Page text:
Blog Scraping – a trend that hits photogs

by planetmitch5 Comments

UPDATE 12pm CDT:

I've had several nice emails back and forth with the owner of seriouslyphotography (turns out he's also a fan of planet5D) and he's been contacted by several of you about this issue. He's changed his format to more closely match what I was asking for in terms of a short excerpt of the articles and then a link to our blogs. He's also posted a ‘code of ethics‘ to let everyone know more about his intent and what the site's goals are.

He also corrected me that he doesn't do ‘scraping' (“Scraping is a process that involves reading a sites html and parsing out the content whilst ignoring any rules in a robots.txt file”) – he reads the published RSS and posts that content. He said: “It may seem like a subtle distinction (crawling and scraping) but it is really very significant.” and i'll agree.

I have also suggested to him that he contact the blog owners up front, so there's no surprise and shock and anger in the discovery. I think that would be a better way to get content on his behalf.

See, we're all learning something today!

planetMitch

Original post:

planet5D friend 1001noiseycameras alerted us last night that a new site is taking planet5D's content and re-hosting it without our permission. I've learned a lot in the last few hours and will probably update this post as I learn more. Turns out of course, this has a name, “blog scraping” and is becoming more common.

But first, please check this list to see if your blog is on their site:

seriously

Then, you can send an email to their editor demanding that they stop hosting your content.

Now, why does this upset me? Mainly because it is wrong. Granted, they do provide links back to planet5D, but they're allowing the reader to never come to my site – duplicate pages to mine messes up the search engines, hurts my advertisers etc.

A few months ago, I was thrilled that photography.alltop.com had added us to their really nice site and we still are. The difference tho is that alltop is doing it right. They just post the headlines and a small snippet of the top of the article and if the reader wants to read more, then they click and visit our site. Our content remains intact and we get the traffic. That's ok with me.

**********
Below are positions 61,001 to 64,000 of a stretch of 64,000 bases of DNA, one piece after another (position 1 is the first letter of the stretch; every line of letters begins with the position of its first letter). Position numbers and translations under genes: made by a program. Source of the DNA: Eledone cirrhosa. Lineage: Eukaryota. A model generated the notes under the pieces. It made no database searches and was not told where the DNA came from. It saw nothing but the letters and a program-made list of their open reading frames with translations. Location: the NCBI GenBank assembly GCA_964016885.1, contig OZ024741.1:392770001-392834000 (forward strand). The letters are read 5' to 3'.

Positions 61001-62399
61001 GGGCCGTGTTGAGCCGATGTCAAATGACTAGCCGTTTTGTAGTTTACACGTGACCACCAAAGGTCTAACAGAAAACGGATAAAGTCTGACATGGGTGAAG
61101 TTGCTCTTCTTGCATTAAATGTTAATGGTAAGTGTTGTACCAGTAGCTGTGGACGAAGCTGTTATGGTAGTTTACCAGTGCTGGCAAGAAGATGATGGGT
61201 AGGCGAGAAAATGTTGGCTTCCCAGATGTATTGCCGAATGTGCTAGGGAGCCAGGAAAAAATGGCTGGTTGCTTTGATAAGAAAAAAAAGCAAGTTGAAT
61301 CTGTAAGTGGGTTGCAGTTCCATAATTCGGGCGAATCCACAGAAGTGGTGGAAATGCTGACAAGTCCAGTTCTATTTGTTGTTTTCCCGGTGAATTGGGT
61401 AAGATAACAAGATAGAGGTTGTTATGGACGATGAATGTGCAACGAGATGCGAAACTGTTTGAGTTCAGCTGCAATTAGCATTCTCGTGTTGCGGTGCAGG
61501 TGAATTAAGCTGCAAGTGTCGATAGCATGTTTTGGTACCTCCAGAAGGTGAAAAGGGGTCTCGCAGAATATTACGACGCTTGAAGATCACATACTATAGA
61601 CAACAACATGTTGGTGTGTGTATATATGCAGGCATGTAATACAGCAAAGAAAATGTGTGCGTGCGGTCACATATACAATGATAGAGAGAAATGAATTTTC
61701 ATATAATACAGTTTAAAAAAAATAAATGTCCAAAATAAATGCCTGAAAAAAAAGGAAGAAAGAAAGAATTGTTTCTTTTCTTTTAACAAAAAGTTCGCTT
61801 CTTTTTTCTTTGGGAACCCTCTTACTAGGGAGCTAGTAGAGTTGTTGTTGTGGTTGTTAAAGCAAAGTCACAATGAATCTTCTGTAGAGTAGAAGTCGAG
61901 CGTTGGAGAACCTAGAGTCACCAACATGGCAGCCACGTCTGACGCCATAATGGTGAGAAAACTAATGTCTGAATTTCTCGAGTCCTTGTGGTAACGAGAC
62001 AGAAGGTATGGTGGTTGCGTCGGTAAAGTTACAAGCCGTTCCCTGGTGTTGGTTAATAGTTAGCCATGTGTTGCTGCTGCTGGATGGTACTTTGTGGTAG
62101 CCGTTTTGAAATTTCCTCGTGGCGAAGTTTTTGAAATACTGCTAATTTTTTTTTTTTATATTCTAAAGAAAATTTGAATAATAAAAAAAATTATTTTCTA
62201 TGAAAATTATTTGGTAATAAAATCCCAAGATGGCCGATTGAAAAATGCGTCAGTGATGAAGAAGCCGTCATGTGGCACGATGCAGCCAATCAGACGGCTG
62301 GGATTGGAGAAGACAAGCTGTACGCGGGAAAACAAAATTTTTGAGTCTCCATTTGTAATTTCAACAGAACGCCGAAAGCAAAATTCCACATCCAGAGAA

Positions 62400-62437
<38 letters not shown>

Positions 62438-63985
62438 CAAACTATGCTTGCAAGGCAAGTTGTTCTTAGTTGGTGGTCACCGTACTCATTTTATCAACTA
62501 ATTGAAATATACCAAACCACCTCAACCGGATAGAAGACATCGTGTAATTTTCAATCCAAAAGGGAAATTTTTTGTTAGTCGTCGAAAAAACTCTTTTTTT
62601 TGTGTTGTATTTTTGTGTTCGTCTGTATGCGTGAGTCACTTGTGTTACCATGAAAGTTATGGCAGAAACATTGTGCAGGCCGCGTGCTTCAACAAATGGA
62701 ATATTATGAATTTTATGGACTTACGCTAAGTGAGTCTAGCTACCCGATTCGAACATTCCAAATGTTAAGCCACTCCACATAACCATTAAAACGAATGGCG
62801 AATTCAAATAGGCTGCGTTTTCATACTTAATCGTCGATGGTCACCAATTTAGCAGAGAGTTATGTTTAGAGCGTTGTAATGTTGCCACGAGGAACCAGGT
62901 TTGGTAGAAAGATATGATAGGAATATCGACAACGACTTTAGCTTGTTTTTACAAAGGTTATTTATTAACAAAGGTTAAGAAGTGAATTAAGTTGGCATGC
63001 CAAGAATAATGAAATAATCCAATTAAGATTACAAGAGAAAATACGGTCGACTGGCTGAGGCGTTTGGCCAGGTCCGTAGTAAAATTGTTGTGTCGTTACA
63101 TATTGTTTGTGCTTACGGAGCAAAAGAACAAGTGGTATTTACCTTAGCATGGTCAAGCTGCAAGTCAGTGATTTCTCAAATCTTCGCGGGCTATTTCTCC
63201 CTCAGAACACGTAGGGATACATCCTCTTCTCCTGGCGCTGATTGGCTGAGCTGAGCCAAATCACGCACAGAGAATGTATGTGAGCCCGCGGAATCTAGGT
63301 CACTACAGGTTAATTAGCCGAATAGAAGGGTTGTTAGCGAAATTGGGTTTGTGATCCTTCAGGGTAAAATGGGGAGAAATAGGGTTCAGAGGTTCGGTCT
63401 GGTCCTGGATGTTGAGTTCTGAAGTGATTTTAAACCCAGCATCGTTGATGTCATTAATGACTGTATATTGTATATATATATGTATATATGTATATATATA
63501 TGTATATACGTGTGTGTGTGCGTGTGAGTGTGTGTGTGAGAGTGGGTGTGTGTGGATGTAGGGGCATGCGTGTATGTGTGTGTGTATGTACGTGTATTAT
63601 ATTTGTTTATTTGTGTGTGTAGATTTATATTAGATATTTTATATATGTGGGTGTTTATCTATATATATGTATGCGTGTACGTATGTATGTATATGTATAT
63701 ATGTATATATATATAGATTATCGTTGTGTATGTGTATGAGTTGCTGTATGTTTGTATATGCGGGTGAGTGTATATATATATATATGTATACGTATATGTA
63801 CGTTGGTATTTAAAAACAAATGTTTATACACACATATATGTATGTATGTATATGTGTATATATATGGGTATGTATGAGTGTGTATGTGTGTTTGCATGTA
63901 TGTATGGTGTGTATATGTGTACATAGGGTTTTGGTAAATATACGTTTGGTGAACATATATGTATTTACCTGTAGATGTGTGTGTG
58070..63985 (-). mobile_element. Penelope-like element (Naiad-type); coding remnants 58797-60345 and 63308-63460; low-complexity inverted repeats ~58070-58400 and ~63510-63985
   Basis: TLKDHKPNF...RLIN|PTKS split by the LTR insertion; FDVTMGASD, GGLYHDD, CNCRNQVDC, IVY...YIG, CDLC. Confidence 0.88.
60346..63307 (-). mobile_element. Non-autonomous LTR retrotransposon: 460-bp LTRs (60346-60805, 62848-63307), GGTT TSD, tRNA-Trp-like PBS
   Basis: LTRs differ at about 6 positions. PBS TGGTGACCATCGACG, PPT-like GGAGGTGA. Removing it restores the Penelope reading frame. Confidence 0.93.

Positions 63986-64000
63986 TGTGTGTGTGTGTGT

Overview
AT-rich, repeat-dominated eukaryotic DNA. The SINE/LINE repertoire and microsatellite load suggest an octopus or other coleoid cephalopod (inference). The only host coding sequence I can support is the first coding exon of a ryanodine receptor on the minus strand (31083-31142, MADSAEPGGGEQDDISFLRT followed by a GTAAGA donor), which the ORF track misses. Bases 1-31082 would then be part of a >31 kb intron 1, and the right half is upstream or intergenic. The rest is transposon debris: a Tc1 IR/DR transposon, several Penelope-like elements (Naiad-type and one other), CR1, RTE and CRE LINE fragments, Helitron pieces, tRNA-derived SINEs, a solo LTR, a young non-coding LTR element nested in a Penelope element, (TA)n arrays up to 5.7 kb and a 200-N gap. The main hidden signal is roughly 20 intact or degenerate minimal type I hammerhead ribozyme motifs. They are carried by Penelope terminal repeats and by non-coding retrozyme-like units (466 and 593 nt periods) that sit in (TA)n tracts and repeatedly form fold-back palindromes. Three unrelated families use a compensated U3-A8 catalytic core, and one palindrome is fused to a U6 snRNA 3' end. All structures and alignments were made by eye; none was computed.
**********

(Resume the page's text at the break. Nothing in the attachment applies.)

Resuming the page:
As a result, I may need to change my RSS feeds so that the entire post isn't sent to those using RSS readers. I know that won't be popular with some of you, but if it protects our content then that's what we'll need to do.

I'll probably update this later… just wanted to get it out there for others.

Comments

  1. David

    For specialized blogs like yours, I think full post RSS is better for the blog’s growth in the long run than partial post RSS. In terms of actual numbers, you only alienate a minority of your readers when switching to partial-post RSS, but they are a vocal minority, the kind of influential techy types who their peers turn to for advice about good blogs to read, etc.

  2. John

    I agree it is wrong, but if you let people read all articles offline in RSS readers, why not through another site?

    I read the articles solely through RSS, and would *not* complain having only a short description come up. This is how other sites (like DIYPhotography, for example) do their RSS. I have no problems linking through to the website.

    Keep up the good content!

    John

    1. Author
      planetMitch

      Thanks for the input David and John.

      John, my biggest concern is the search engines – if there’s duplication of the same content, then maybe the other site will get higher rankings and I want those rankings for planet5D. I’ve worked really hard getting my traffic and I want to keep it!

      The offline RSS readers are for the convenience of my readers, not for someone else to get traffic on their site. I don’t want to force our readers to come to the site for something they can get quickly in RSS – but at the same time, I do a few things differently to try to get those readers to see my sponsors and the other site features that they miss in RSS.

  3. John

    It is possible to force authentication for RSS feeds – maybe have users create an account before grabbing a full-feed? With a snippet feed for non-authenticated users? Most RSS readers let you specify credentials to use so you’de never have to enter them manually..

  4. AlainP

    Hi Mitch,

    seems like my site is on the list too… Now that he is only posting partial post, it is fine with me but I have to agree that full content post used without asking is a big no no!

    Creating original content takes more time than most people can imagine. So seeing others do a cut&paste can be quite frustrating.

    On the other hand Mitch, I have read that Google can figure out when people scrape sites so it is not as bad as it used to be.

    Still, me must protect our copyrights.

Leave a Comment